The Feynman–Tufte Principle: A visual display of data should be simple enough to fit on the side of a van.
Chapter 6 was concerned with modelling individual classes and methods, their properties, and relations between them. This chapter focuses on modelling programs that are too large to be modelled in this manner. As the size of programs increases, so grows the need for abstraction and scalability (p. 12). This chapter focuses on the challenge of providing abstraction mechanisms that are sufficiently potent, expressive, and informative for modelling large programs without cluttering our diagrams with too many symbols. The symbols introduced in this chapter, listed in Legend 8 on page 72, are tailored to meet this challenge.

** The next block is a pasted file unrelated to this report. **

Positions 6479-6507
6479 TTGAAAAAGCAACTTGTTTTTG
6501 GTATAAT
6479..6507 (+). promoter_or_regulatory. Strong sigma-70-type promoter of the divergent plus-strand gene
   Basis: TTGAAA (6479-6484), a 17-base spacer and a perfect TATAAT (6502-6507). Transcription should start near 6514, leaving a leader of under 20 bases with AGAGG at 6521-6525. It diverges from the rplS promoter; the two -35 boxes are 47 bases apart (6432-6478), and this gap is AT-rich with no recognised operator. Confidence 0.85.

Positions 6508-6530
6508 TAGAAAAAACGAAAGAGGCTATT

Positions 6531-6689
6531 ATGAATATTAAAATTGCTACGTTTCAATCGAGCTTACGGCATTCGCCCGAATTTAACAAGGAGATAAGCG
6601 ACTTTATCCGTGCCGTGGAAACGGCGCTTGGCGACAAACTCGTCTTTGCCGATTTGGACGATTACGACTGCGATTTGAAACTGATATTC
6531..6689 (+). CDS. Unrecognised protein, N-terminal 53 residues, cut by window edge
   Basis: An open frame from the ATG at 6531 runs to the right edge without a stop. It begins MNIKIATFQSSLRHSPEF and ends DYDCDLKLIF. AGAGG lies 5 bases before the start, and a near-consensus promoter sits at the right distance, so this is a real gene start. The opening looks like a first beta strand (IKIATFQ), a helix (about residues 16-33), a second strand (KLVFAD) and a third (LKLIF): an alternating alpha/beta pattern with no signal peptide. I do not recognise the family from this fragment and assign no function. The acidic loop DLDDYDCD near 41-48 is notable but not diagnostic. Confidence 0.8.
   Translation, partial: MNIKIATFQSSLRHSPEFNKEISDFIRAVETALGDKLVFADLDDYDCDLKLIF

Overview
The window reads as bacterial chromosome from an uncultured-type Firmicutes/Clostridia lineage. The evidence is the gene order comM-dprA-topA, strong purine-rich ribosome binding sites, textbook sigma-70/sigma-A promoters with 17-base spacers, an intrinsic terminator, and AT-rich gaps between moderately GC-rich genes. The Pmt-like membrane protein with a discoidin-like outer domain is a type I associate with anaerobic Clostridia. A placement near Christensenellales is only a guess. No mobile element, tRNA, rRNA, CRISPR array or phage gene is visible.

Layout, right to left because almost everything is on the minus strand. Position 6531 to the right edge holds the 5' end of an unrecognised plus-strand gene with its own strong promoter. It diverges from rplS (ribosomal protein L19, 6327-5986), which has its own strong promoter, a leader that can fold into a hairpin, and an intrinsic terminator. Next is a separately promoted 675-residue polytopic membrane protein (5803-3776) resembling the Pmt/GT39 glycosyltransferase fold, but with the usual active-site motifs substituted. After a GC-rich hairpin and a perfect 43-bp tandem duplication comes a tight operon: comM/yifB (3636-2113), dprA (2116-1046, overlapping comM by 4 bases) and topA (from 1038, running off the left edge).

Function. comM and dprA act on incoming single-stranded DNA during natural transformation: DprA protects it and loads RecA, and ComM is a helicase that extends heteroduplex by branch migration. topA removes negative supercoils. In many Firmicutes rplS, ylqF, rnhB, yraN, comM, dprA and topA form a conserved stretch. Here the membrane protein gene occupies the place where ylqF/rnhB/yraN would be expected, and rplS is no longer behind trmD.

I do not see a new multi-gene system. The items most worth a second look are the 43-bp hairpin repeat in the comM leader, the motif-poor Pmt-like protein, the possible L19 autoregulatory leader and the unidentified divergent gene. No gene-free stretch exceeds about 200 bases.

A 1-dimensional class constant may represent any (finite, nonempty) set of classes. For example, as the most radical abstraction of package java.util, the entire set of classes and interfaces in this package can be modelled using one 1-dimensional class constant, as depicted in Codechart 38. When modelling any program it is imperative to use an appropriate level of abstraction. Codechart 38a, for example, is too abstract if the problem was to model Java collections and their respective iterators, but it does serve as a good starting point for (semi) automated design recovery tools [Gasparis 2009]. Therefore we demonstrate below how same package can be modelled at different levels of abstraction, starting from ...